COMMENT:

The glory days of Alan Bond, Kerry Packer and other rapacious Australian tycoons are far behind us. For the past few years we've had to make do with the admittedly terrifying but frustratingly publicity-shy Gina Rinehart.

Now one man is singlehandedly doing his best to change all that.

Queensland billionaire mining magnate Colin Palmer is domiciling his company here as part of a complex legal strategy which will allow him to sue his own government.

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But don't worry – you won't be bumping into him at Ikea any time soon. An Australian news photographer visited the address cited as the New Zealand headquarters of Mineralogy International and found it unoccupied except for a desk, a chair and a small cabinet. So – not creating a lot of jobs here. A figure of $45 billion for the legal action has been mentioned.

I don't know about you but I'm feeling a little bit used by our part in all this.

What's Palmer like? Well, he's going into politics and his United Australia Party is planning to campaign using the eerily familiar slogan "Make Australia Great". The party's name was changed from Palmer United Party by someone with heightened acronym sensitivity. Its campaigning tactics include sending unsolicited text messages promising it would "ban unsolicited text messages".

I'm guessing Palmer must have at least one pre-school-age grandchild he adores because that's who appears to have done the graphics on his Facebook page. And he can take credit for briefly bringing anarcho-punk band Chumbawamba back into the spotlight. They required him to cease using their hit Tubthumping on one of his political videos, use of tunes by ideologically opposed musicians being a bit of a thing for right-wing parties. Last week Palmer lost a Supreme Court bid to have criminal charges over a deal gone bad dropped.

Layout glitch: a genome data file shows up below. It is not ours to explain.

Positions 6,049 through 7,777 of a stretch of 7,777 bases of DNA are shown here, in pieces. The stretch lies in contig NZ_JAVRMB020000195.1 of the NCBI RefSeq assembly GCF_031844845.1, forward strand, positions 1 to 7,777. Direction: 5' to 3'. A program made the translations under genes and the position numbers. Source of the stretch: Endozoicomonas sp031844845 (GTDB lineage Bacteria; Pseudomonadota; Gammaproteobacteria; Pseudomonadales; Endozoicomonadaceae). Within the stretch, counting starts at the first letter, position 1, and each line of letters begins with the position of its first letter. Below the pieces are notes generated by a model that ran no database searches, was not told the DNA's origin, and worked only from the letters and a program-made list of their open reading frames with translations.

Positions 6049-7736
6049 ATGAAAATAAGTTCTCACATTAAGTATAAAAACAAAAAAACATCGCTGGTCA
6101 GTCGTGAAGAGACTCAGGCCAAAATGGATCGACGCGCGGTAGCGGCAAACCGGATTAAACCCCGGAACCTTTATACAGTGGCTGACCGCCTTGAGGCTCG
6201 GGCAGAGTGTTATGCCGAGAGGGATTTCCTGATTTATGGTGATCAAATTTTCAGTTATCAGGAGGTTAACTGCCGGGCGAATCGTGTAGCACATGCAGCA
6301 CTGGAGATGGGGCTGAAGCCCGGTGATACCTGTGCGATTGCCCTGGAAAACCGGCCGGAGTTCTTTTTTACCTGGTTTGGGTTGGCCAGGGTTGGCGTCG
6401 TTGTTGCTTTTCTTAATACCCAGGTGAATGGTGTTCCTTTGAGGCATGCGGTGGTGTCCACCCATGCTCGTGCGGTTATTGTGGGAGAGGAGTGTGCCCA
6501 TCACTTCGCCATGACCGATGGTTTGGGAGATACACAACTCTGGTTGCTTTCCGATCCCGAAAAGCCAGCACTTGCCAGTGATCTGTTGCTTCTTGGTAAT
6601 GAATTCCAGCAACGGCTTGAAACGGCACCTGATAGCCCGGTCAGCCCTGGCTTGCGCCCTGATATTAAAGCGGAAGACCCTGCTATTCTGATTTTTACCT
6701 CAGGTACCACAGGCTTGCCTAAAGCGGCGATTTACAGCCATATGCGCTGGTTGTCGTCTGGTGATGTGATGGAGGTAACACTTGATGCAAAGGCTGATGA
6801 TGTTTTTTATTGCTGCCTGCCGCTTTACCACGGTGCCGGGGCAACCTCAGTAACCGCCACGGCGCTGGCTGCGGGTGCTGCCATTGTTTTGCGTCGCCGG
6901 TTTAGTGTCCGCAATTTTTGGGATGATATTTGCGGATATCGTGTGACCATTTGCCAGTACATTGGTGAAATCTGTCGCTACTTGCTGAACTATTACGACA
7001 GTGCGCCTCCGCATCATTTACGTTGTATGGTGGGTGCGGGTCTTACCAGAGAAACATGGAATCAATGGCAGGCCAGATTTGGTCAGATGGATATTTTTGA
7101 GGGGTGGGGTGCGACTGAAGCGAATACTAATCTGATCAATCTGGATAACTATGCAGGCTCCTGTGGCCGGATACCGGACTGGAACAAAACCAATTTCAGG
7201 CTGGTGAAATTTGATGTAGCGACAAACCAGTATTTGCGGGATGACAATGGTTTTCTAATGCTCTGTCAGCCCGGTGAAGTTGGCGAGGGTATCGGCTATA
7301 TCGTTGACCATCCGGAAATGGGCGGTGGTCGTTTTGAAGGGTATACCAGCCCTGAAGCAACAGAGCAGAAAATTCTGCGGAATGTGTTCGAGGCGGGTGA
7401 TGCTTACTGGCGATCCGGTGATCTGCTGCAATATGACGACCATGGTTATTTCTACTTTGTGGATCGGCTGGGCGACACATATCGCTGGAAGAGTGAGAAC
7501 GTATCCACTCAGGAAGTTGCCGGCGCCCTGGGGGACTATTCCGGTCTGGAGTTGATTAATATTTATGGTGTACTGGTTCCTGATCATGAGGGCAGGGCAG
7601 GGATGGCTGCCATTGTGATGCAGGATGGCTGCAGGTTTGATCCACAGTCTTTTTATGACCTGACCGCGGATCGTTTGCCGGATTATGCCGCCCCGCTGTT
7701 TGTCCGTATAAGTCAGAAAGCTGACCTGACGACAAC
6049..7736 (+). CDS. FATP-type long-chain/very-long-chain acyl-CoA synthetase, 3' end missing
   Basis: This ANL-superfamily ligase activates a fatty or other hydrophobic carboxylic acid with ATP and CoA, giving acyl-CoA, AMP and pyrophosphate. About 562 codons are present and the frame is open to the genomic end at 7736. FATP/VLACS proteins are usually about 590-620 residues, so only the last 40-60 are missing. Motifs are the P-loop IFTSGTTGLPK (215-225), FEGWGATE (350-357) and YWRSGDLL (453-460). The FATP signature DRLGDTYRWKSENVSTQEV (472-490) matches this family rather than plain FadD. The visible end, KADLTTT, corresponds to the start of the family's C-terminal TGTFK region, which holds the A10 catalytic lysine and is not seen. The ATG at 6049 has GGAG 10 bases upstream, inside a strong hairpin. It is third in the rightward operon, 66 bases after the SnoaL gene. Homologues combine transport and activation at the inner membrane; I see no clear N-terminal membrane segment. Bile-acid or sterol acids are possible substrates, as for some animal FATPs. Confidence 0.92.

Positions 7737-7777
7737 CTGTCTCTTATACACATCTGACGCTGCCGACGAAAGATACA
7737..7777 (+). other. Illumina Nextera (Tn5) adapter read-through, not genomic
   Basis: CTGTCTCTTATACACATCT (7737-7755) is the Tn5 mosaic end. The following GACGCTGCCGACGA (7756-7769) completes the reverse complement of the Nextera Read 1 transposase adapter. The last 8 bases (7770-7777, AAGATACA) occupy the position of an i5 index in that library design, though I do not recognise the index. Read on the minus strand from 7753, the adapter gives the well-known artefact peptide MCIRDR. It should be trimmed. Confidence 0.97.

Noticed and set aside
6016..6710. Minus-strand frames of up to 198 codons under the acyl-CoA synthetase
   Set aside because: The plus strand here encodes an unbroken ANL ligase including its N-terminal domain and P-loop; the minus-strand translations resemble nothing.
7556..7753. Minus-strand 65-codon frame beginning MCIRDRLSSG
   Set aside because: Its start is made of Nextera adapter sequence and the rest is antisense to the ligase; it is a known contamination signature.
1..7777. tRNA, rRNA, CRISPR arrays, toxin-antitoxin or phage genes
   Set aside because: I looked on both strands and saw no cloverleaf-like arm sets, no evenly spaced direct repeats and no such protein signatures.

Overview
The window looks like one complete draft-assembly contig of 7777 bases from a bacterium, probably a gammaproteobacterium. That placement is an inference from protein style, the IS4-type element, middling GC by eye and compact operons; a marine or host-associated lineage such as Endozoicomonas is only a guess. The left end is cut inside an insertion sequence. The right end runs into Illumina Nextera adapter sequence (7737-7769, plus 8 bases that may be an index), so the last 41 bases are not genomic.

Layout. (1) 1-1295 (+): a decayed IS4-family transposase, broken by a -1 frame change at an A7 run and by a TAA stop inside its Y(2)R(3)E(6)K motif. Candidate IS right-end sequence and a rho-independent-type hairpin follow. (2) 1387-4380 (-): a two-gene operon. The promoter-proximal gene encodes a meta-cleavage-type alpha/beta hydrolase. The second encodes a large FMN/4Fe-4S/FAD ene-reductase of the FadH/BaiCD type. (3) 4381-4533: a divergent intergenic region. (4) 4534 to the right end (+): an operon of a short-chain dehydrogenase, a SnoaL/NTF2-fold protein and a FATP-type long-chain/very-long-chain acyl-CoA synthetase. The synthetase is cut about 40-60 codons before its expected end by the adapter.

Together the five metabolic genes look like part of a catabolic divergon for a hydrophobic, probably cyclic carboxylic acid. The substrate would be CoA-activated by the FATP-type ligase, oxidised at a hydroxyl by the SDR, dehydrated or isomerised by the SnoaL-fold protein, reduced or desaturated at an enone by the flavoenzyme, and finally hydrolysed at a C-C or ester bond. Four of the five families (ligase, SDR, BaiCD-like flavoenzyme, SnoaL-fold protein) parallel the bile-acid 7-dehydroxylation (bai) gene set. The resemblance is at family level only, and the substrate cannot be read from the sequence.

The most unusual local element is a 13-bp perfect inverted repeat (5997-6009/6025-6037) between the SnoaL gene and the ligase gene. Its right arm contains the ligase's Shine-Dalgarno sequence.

And our laws are helping him do all this.

It all brings home the fact that there's nothing we wouldn't do for our larrikin sibling state across the water, which yesterday celebrated its national day. At least, the white folks celebrated.

Aboriginals increasingly refer to January 26 as Invasion Day, seeing nothing to celebrate about the arrival of the First Fleet of convicts to colonise the continent and institute centuries of oppression. That was the day the people who had inhabited Australia continuously for more than 50,000 years were introduced to disease, deadly weapons and the threat of extinction.

On this side of the Tasman, we're not really into drawing attention to Australia's appalling treatment of its indigenous people and the sort of miserable statistics that colonialism engenders.

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To the fact that the suicide rate for their young men is the world's highest. That at three per cent of the total population they account for 28 per cent of the prison population. That life expectancy is 10 years shorter than non-indigenous people's. That 30 per cent do not have adequate literacy.

Infrequent calls for a Treaty or other recognition of their status are barely given any notice.

In 2006 a report endorsed by then education minister Julie Bishop said indigenous culture should not be taught in schools because it stopped Aboriginal children from getting ahead. That attitude is still prevalent.

We might have allowed ourselves the occasional tut tut at all this, but generally we've stood by smiling indulgently while Australians continue not only their unconscionable anti-Aboriginal policies, but also the torture of refugees and arms sales to the likes of Saudi Arabia.

Because we have a special relationship.

It's time we asked ourselves if the special relationship is worth having. For now, we're like the Englishman in the pre-war cartoon reading reports of Hitler's activities and commenting: "If this goes on much longer, I might have to say something."